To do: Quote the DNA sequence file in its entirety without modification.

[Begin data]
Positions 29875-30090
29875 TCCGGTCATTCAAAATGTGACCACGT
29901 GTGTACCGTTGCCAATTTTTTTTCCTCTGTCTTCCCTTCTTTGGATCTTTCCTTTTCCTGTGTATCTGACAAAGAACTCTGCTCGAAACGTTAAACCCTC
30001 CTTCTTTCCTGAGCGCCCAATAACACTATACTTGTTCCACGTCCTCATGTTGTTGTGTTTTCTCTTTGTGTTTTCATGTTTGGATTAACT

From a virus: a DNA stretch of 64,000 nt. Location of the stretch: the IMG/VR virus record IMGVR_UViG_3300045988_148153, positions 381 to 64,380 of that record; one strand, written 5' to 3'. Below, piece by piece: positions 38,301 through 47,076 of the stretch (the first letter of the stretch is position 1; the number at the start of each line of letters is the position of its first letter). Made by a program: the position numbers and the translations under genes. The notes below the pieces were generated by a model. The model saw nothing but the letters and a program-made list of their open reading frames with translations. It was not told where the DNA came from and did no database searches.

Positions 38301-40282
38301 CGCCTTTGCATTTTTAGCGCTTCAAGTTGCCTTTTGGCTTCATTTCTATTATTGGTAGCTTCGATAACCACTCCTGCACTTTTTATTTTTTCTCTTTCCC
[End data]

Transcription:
Positions 29875-30090
29875 TCCGGTCATTCAAAATGTGACCACGT
29901 GTGTACCGTTGCCAATTTTTTTTCCTCTGTCTTCCCTTCTTTGGATCTTTCCTTTTCCTGTGTATCTGACAAAGAACTCTGCTCGAAACGTTAAACCCTC
30001 CTTCTTTCCTGAGCGCCCAATAACACTATACTTGTTCCACGTCCTCATGTTGTTGTGTTTTCTCTTTGTGTTTTCATGTTTGGATTAACT

From a virus: a DNA stretch of 64,000 nt. Location of the stretch: the IMG/VR virus record IMGVR_UViG_3300045988_148153, positions 381 to 64,380 of that record; one strand, written 5' to 3'. Below, piece by piece: positions 38,301 through 47,076 of the stretch (the first letter of the stretch is position 1; the number at the start of each line of letters is the position of its first letter). Made by a program: the position numbers and the translations under genes. The notes below the pieces were generated by a model. The model saw nothing but the letters and a program-made list of their open reading frames with translations. It was not told where the DNA came from and did no database searches.

Positions 38301-40282
38301 CGCCTTTGCATTTTTAGCGCTTCAAGTTGCCTTTTGGCTTCATTTCTATTATTGGTAGCTTCGATAACCACTCCTGCACTTTTTATTTTTTCTCTTTCCC